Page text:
Thursday, March 15, 2012

Magdalena's language acquisition

Human beings are born with the ability to discriminate between all the different phonemes (sounds) of any language on earth. As we get older - during infancy according to some, a bit later according to others - we lose that ability. The brain is an efficient language-learning machine, and it figures that if you aren't meaningfully exposed to a sound on a regular basis, you don't need to waste resources holding on to the ability to distinguish it from other similar sounds, much less produce it. So you end up with awkward Americans completely unable to trill their Rs, or Japanese people saying "supplies" instead of "surprise," and not knowing the difference.

Arabic is full of those nervous-sweat-inducing phonemes (for the native English speaker). There are two different H sounds, and two different T sounds, two different S sounds, and some sounds that are so weird I can't even compare them to anything that exists in English. With a lot of attention, practice, and imitation, some adult learners of Arabic as a foreign language learn to approximate these sounds well enough, perhaps even in a manner that approaches native-like production. But they'll always sound a little off, you know? Think of Arnold Schwarzenegger, or Henry Kissinger, or Antonio Banderas, or Anna Kournikova - they're obviously quite proficient in English but they produce some of the sounds in English in a way that is clearly not native.

But if you catch kids early enough, it's a different story. Magdalena is suddenly busting out some of those difficult Arabic sounds like a born native. To this linguist's ears, it's stunning. Our poor kids are always having their language analyzed (we have Google Docs for each of them to document the linguistically quirky things they say), so I couldn't help but prompt Magdalena to produce the letter ع.





She says it at 0:12-0:13, and again at 0:32-0:33. It sounds like a deep, strangled 'ah.' And I can't pronounce it anything like she does. Lucky girl, being taught Arabic at age 3. I have to admit, I'm jealous.


(The rest of the video is a bunch of Arabic songs, with Jeremy and Miriam pitching in to help, but they're a bit jumbled. She can't produce spontaneous language as well as she sings these memorized songs, but she sure enjoys singing them! Which reminds me - an Egyptian friend of mine in the MA program observed Magdalena's class as part of a project for Bilingual Education last semester. During Arabic class, my friend actually moved to the front of the room to see Magdalena better, because she could not believe her ears that this little blonde girl was busting out Arabic the way she was. She said it was one of the cutest things she's ever seen. What can I say? Magdalena is a very enthusiastic learner.)

13 comments:

Liz Johnson said...

That's awesome. I am so jealous of her Arabic.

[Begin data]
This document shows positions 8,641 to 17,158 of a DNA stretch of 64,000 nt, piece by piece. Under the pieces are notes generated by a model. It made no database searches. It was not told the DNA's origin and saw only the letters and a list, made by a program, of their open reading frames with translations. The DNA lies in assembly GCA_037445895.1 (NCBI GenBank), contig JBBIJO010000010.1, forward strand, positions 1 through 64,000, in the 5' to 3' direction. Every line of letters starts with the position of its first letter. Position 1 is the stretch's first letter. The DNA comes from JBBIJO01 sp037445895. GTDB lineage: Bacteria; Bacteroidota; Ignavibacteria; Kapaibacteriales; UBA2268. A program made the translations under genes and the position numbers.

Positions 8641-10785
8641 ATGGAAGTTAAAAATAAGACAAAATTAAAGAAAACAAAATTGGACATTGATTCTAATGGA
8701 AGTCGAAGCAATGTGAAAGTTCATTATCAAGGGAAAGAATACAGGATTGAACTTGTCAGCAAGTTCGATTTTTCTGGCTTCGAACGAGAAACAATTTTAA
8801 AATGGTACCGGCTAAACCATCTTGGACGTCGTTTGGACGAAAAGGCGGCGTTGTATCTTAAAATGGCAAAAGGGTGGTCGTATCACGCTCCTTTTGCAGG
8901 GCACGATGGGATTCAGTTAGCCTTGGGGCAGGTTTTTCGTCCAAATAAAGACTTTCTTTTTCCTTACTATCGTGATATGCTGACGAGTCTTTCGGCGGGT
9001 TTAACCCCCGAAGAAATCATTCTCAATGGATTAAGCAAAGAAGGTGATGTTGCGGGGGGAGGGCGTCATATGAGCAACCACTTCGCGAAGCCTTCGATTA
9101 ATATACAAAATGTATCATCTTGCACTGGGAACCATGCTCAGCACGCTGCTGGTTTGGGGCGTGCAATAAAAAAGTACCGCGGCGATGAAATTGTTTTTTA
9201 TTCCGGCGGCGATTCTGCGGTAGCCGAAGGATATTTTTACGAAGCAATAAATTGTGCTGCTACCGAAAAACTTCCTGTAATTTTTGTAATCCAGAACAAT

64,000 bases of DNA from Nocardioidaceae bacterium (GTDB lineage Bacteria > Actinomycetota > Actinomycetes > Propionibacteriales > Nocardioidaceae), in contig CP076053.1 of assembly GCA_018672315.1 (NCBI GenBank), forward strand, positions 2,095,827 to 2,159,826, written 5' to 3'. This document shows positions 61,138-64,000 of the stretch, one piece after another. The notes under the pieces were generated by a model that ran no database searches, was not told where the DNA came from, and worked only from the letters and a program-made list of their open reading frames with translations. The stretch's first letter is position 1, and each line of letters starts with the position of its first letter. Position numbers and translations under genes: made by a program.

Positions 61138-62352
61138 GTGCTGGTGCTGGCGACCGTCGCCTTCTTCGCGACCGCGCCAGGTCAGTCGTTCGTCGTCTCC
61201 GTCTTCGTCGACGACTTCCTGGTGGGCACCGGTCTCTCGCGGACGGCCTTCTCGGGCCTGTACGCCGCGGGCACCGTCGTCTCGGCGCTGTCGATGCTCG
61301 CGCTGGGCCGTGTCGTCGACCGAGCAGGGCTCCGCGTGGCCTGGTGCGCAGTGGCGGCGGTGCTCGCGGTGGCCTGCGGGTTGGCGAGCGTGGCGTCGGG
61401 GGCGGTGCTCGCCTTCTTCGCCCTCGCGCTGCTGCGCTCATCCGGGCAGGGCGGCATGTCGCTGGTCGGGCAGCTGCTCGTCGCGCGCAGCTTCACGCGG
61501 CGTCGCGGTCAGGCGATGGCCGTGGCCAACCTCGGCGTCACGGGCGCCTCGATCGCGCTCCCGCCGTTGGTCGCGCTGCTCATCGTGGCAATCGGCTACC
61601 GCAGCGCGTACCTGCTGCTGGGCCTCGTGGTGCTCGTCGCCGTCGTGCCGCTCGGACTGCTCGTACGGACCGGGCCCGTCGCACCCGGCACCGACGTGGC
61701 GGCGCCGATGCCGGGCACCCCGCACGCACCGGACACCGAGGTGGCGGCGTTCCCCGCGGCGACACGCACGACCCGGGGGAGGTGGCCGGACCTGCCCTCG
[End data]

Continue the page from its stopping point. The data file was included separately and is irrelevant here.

This brings up a discussion I've been having with my SIL - I'd love to hear your thoughts on dual immersion programs (my SIL is thinking about putting her daughter in a Spanish/English one, where you learn every subject in both languages). Also, what about just taking a language 1-2 times per week in elementary school? Are there any pros/cons to the various approaches, especially when you're living in a predominantly English-speaking country and thus might not have as many opportunities to practice as you'd like?

Sherwood family said...

When Edwin started talking, he said 'car' with a qaaf instead of a c. He's stopped now, but it was pretty funny.

Melody said...

I've heard before that those who are very good at singing are also better at making sounds in other languages. I don't know if it's really true. I've just heard that they have a better ear for it.

Crys said...

SHE IS ADORABLE! Liz, so I'm no linguist but my sister pays 12,000 a year for her kid to be in dual immersion and it is awesome, I am insanely jealous of how well she is doing after just a year. Both my sister and brother speak Spanish, but previous to this year did not use it in their home.

breanne said...

Wow, she sounds incredible. I'm especially jealous of her qaaf, which I can't ever seem to say right. Is it a glottal stop? Is it a soft q? Is it a deep q? Is it a g?

Anyway. Liz, to somewhat answer your question, I am teaching an 8 year old Chinese right now who was in an immersion program in Utah for two years. I am teaching her this year while her family lives in Jerusalem so she can keep up with her class. And I am AMAZED at how well she does. Our lessons are entirely in Chinese and she speaks quite well. Neither of her parents speak any Chinese and she had few opportunities (besides school) to speak it in Utah and no opportunities here in Jerusalem. But she still does pretty well. It is much better if one or both of the parents know some of the language so they can reinforce the learning at home, but I highly recommend dual-immersion. When I have kids I am definitely going to enroll them in one.

Ariana said...

Amazing! Too bad the USA is so anti-language teaching at very early ages in public school.

Merkley Jiating said...

Whoa man. I didn't understand any of it but I have no doubt that it was amazing.

Kathy Haynie said...

Sweet little girl. And so smart!! Thank you for posting the video. She is obviously thriving in her "dual language program." :)

Anonymous said...

I'm so impressed! I wish my pronunciation were that good.

Hannah

Ariana said...

My two year old has asked to watch this video about 20 times today! hahaha He is fascinated!

Andrea said...

Impressive. Elizabeth watched it at least ten times in a row.

Julee said...

At three years old she is already smarter than me. So cute! Can we get together this summer??? Por favor?

Trina said...

That was really cool! I love when she stopped and said, "that's not right." She is so cute! Miss you and your sweet girls!

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